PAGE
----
Finding the Prize

Ridge Hails felt the shivers tighten their grip. He’d been underwater since midnight. Medical research, even in the tropics, was no ride in the hot tub. As the hours dragged by he’d been reduced to a waterlogged scientist praying for a miracle. His dive watch said 3:16 a.m., peak high tide. Everything should be falling into place. But time was running out.

Twelve inches from his nose, a chartreuse sea sponge swayed in the current. The monotonous hiss from his scuba gear began to lull him to sleep. If he even thought about a lullaby he’d be a goner. But this was the life he’d chosen, searching the sea for new medicines. Long, cold hours underwater were part of the gig and better than life wrapped in a lab coat.

Sometime between midnight and sunrise, during February’s full moon and high tide, these sponges were supposed to spawn. Or not. His information was sketchy, a blend of tribal lore and rumors from local fishermen. But he knew nothing was absolute when shifting tides were part of the equation. So he fought the urge to fade into dreams and kept a sharp eye on his prized sponge.

Trying to abate the chill, Ridge pumped his arms and legs to get his blood flowing. A stupid mistake. Weightlessness worked against him and he drifted face first into his precious,Neofibularia nolitangere, commonly known as the Touch Me Not sponge.
“Crap,” he gurgled in a surge of bubbles. “That’s gonna burn.”

And it did. Thousands of microscopic barbed nematocysts shot into his tender cheek. It sizzled like bacon at first then began to throb with every beat of his heart, a pain he knew could persist for hours. Ridge had been zapped before and had gotten all too familiar with the hot-tempered sponge. But if his forecasts were accurate, the Touch Me Not could unlock one of nature’s mysteries. If not, he could chalk up all the burns, coral scrapes and prune fingers to his own perverse Disneyland.

He wanted to rub his face but experience had taught him that would just shove the stingers deeper. Then he noticed movement. Could it be happening? Yes. Milky eggs and sperm erupted from the tube sponge like smoke from a chimney. This is why he had traveled thousands of miles and spent what seemed like half his life underwater. Hermaphroditic spawning sponges. Sure, maybe they weren’t the most intriguing cocktail party chit chat but to men of undersea science they were poetry. He drew his slurp gun and sucked up the chalky water.

A filament in his life was finally connecting. He could always count on the quirky tides and their perpetual change. In fact, the tides changed everything. With a cosmic twist, the sick were cured, lost souls stumbled into love and nature’s secrets were liberated. His cubic centimeter of chance was either in his grasp or sending him waltzing into the unknown forever changed.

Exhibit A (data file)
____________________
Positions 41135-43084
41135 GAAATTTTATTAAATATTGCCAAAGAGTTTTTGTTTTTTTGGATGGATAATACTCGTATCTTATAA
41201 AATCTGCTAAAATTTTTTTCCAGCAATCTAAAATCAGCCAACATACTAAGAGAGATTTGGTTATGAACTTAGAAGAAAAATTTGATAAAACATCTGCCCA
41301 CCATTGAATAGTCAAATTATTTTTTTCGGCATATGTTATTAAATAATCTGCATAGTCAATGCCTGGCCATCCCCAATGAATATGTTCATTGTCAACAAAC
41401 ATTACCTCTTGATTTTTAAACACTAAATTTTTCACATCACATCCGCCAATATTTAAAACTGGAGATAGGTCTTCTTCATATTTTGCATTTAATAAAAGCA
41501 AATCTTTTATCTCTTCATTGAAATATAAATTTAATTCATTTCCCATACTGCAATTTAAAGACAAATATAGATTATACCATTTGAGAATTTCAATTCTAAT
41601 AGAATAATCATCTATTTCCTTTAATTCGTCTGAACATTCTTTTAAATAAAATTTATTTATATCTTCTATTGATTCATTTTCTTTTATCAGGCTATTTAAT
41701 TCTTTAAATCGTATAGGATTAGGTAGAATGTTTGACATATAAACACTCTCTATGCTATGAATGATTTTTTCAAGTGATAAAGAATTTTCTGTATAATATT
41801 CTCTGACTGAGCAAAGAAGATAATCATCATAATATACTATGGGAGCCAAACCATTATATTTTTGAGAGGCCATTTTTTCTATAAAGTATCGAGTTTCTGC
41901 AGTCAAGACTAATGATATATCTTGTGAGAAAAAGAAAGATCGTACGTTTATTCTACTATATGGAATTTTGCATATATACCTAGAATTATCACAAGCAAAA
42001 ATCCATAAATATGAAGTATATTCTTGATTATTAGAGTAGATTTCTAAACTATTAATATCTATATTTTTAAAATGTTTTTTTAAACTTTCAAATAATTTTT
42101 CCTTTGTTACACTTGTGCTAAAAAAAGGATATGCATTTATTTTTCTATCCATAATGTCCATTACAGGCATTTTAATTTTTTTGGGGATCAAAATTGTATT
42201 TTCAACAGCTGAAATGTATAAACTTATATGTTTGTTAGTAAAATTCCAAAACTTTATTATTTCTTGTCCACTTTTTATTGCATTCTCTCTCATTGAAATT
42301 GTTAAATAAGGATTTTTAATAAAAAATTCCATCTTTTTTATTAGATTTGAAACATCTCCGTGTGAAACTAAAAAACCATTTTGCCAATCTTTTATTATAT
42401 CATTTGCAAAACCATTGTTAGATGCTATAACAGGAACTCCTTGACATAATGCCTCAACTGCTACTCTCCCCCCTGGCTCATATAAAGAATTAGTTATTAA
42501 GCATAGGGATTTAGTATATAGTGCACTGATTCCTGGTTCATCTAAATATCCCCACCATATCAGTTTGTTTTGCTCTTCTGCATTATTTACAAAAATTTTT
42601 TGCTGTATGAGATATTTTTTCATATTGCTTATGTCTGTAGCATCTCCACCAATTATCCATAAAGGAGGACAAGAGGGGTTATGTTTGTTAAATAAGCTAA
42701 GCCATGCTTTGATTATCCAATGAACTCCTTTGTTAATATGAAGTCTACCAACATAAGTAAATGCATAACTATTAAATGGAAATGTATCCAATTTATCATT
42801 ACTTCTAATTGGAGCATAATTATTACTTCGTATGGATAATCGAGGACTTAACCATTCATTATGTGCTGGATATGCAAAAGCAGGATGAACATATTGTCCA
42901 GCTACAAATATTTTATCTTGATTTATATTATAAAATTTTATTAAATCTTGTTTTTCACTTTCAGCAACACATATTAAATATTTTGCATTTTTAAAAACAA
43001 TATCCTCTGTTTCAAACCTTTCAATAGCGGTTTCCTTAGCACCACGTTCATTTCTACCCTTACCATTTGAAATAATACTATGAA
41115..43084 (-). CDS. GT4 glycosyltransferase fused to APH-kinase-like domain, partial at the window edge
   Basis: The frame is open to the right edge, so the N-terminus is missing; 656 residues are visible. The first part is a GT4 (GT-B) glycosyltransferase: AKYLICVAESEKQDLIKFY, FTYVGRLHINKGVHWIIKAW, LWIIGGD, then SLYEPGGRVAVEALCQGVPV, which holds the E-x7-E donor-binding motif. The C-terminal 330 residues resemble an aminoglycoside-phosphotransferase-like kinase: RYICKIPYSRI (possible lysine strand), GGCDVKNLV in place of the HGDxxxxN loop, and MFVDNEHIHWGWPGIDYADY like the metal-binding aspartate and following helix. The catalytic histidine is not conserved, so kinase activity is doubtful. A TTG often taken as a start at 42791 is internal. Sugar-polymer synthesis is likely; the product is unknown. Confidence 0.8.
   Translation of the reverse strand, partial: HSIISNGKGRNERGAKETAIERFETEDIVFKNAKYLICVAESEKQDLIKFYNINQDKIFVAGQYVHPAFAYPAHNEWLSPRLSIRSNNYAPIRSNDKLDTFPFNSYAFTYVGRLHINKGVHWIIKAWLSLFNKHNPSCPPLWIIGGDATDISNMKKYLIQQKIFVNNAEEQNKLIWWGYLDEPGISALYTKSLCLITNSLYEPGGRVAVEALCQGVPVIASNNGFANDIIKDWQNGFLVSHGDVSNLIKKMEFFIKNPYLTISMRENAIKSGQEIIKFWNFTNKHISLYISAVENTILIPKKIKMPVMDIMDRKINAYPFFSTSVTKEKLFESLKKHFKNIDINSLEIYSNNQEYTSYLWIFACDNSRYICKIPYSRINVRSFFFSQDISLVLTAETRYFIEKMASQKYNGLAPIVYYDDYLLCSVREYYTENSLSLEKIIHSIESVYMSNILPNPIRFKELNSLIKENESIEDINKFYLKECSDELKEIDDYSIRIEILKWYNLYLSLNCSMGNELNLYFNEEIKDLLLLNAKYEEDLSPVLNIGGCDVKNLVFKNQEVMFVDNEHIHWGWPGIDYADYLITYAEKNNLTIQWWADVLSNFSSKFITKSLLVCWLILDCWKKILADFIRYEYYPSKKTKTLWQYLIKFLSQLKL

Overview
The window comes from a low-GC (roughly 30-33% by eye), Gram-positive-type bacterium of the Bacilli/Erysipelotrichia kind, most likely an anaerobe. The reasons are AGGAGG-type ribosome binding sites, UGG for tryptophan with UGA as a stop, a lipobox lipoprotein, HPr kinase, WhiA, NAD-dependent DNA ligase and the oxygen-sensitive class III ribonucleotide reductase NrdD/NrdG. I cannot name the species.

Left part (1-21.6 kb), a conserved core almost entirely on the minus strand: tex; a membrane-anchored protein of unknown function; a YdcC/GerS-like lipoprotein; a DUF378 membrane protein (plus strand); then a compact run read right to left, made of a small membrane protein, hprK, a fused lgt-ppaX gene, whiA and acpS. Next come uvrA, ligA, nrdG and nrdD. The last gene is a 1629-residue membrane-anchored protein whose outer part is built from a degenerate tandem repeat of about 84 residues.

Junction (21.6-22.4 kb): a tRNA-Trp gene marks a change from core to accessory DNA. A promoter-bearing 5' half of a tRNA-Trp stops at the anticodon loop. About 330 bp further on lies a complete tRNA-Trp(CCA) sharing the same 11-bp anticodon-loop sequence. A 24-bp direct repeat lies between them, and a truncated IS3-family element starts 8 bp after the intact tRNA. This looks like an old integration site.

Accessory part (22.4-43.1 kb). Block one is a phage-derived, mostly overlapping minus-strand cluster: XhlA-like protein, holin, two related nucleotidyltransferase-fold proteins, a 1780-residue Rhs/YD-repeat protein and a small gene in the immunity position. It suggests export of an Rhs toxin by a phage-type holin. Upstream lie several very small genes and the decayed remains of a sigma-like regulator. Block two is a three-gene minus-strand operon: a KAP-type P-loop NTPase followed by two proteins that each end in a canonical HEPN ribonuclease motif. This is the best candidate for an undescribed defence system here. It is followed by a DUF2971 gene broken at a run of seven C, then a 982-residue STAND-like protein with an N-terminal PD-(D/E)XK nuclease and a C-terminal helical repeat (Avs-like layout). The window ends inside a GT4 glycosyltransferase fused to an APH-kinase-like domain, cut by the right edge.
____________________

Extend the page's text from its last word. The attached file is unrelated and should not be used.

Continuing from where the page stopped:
He’d been waiting for this moment since he’d heard of coral and sponge spawning off the Caribbean coast of Belize. Fortunately, this time, the cosmic conjecture was on target and the last piece in the puzzle was falling into place. As go the tides, so goes life, he thought.

In a decade of journeys to Central America’s Yucatan Peninsula, Ridge had witnessed tribal shaman treating everything from rashes to stomach aches to broken bones with ancient herbal recipes. Of course, the process usually involved some bizarre chants, a few dance steps and maybe a little blood-letting with leeches. Whatever worked. For common colds, they’d gob aromatic oils all over the patient’s body, then feed them a pasty chaw of hot peppers and Touch Me Nots. By the next day they’d seem well. That got Ridge’s mind sparking. Cures for cancer, AIDS or Alzheimer’s were high-profile pursuits of Nobel Prizes. But what about lowly colds and flu? Researchers on that trail were not as flashy and they’d been stumped for decades.

His idea was simple. Instead of grinding the sponges and peppers in a primitive wooden mortar and pestle, as these tribes had done for centuries, why not physically mate their DNA? Why not implant DNA from Neofibularia nolitangere into common pepper plants to create one super genetic code from both species? Right. Why not?

DNA grafting was not new to Ridge. He had assisted a team of researchers who blended molecular tetrodotoxin poisons in puffer fish and toxins in sea whips to create agents for anti-inflammatory drugs. They also discovered a Mediterranean sea sponge, Asbestopluma hypogea, thought to be the only carnivorous sponge in the world, and hoped to use it to create tumor-eating drugs.

The grafting itself was easy but not the key to a successful marriage. Finding the species with compatible personalities to blend into one perfect package – that was the conundrum. Out of thirty varieties of pepper plants, he hoped one would hit the chemical code that attacked every form of rhinovirus Ridge threw its way. Could his super plant hit pay dirt? He believed it could. Now, with his samples secure, his own lab-coat session was about to begin.

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